How to rescue a protein project
Even the most promising recombinant protein projects can end up mothballed, delayed or cancelled because of unexpected technical difficulties – often at considerable cost.
Precious time, effort and skill are spent matching a commercial opportunity with a promising protein or peptide. All too often, though, the difficulty of manufacturing a viable product at a commercial scale causes projects to stall.
‘The product is the process’ is a popular industry saying that acquires new meaning once the technical pitfalls of manufacturing recombinant proteins have been experienced. Without the right process, you don’t have a viable product.
Missing skill sets
Manufacturing expertise is a key skill set that many businesses developing protein and peptide products are inclined to overlook. However, this knowledge gap becomes obvious when the familiar challenges of recombinant protein manufacture rear their ugly heads.
Insufficient titre is one. Complex downstream processing that leads to high losses of expensive protein is another. Common issues include reducing or removing proteolytic fragments, solving protein structure and/or protein folding complexities, and ensuring the safe removal of toxins from final products.
Conventional solutions sometimes fall short
The conventional response to problems of this kind might be to call in a contract manufacturing organisation (CMO) or specialist consultancy for technical support. However, the limited capabilities of standard manufacturing methodologies often fall short. Processing engineering is an expensive exercise, and sometimes, no amount of engineering can overcome the challenges faced. For certain technical challenges, only biology can provide the solution to recombinant protein problems, and upstream biology frequently helps address engineering issues, not the other way around.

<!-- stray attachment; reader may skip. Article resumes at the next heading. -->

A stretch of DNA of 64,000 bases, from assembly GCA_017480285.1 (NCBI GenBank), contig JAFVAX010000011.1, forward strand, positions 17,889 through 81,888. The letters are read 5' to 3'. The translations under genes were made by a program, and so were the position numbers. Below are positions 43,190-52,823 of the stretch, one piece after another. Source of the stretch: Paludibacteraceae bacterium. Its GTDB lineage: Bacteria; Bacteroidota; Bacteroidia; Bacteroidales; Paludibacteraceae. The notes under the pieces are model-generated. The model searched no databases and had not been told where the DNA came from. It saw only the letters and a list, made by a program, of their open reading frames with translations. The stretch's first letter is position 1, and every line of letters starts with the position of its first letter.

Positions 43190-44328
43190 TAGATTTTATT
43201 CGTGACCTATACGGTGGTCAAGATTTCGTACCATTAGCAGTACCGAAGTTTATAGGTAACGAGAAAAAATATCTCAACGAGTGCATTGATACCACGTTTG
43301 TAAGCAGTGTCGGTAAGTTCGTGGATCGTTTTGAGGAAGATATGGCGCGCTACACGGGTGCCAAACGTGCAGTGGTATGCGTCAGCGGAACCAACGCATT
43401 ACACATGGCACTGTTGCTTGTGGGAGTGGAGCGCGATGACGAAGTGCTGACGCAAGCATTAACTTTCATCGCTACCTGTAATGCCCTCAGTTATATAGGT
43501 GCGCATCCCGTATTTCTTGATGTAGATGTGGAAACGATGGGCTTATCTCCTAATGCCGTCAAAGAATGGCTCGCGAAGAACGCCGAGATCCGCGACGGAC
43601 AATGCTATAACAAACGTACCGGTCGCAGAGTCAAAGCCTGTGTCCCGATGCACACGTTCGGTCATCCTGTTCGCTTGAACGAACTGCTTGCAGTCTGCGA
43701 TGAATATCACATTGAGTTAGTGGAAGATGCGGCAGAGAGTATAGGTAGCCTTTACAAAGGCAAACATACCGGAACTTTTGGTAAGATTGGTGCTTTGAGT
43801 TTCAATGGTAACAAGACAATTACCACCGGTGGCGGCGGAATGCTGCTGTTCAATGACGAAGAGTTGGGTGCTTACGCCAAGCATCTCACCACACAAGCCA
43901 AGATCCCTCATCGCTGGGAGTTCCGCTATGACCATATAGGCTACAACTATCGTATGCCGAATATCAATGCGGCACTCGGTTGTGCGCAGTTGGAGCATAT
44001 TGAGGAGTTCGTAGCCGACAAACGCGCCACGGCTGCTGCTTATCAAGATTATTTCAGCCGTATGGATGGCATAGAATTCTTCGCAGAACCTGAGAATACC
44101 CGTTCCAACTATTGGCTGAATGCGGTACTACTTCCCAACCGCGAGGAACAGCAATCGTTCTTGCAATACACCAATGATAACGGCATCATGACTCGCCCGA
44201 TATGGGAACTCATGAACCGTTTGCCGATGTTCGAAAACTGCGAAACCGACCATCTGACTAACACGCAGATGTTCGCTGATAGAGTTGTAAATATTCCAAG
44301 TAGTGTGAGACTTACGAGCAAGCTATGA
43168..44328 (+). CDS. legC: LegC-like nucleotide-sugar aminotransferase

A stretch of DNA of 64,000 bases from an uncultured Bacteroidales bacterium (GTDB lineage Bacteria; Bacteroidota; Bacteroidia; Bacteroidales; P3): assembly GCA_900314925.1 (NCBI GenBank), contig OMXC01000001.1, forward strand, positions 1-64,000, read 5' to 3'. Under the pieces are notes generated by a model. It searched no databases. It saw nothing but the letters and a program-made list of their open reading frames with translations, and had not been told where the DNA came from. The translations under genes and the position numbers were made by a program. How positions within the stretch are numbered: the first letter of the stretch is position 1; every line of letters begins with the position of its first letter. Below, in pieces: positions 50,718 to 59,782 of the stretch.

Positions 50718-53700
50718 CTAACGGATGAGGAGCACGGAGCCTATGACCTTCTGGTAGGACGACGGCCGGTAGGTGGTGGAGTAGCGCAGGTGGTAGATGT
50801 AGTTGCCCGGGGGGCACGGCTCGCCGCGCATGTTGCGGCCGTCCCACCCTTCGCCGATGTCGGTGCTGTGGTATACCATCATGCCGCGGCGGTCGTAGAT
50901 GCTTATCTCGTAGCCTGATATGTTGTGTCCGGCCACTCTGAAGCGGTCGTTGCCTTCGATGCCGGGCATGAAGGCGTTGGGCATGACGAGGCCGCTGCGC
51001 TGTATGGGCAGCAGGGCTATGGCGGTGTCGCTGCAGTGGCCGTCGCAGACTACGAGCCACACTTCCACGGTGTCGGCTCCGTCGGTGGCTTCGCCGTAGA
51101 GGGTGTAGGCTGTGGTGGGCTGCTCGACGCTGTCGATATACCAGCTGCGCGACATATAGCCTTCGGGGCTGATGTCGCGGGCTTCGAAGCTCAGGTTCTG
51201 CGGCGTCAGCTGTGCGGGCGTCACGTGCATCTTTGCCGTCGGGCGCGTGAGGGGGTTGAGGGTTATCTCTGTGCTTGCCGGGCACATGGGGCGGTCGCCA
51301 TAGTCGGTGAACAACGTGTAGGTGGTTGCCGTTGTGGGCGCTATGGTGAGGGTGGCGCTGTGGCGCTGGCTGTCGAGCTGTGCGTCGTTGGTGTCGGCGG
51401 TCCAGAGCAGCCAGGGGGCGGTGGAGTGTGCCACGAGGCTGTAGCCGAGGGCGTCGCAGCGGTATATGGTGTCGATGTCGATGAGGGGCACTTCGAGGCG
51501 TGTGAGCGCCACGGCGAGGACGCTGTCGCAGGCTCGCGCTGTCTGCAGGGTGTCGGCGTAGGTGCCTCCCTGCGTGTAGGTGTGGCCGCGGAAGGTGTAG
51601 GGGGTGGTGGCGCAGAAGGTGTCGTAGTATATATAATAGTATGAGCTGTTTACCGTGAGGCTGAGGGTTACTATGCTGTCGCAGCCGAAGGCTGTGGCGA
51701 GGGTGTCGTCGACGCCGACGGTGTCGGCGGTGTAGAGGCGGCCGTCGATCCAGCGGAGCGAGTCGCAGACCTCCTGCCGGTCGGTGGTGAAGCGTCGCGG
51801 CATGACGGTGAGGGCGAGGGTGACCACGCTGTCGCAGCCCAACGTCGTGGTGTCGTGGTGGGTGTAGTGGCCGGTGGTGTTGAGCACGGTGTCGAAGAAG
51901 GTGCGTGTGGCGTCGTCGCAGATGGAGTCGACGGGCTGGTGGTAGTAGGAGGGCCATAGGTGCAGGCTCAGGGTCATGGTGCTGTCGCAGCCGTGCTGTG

Many businesses apply process engineering to resolve their manufacturing problems, but this carries risks, and there is a ceiling on what it can deliver. For example, suppose the upstream biology is the cause of downstream processing issues, leading to losses from processing and/or purification that substantially reduce net yield. In that case, this can lead to projects stalling or being unviable.
A better approach
Fortunately, new technology already exists that enables us to unlock the full power of biology to resolve a whole range of previously intractable technical problems. Quantitative Trait Loci (QTL) technology works by generating manufacturing strains that are optimised for the specific requirements of your project. This enables genuine multi-parameter optimisation of the production host for any phenotypes affecting the process, not just product titre.
Using this new approach to recombinant protein manufacture, your project’s issues are analysed to guide a custom solution. This analysis enables us to generate and screen for the manufacturing strains improved for the protein and process facility and then gain a detailed understanding of the regions and variations of the genome involved.
On this basis, Phenotypeca deploys its expertise in breeding diverse strains to establish what biology can deliver naturally, while avoiding the functional limitations and ‘sick’ strains associated with previous methods such as mutagenesis. The dexterity of QTL technology gives far greater scope for problem-solving than conventional strain engineering, which is usually constrained to engineering a single genomic chassis, along with relatively limited genome knowledge and dexterity.
Benefits of QTL
QTL technology has already demonstrated its ability to remove technical roadblocks from promising projects – and make them viable again. It can further improve the profitability of existing products and develop new uses to access new markets, and shelved projects can be resurrected using QTL-optimised production strains.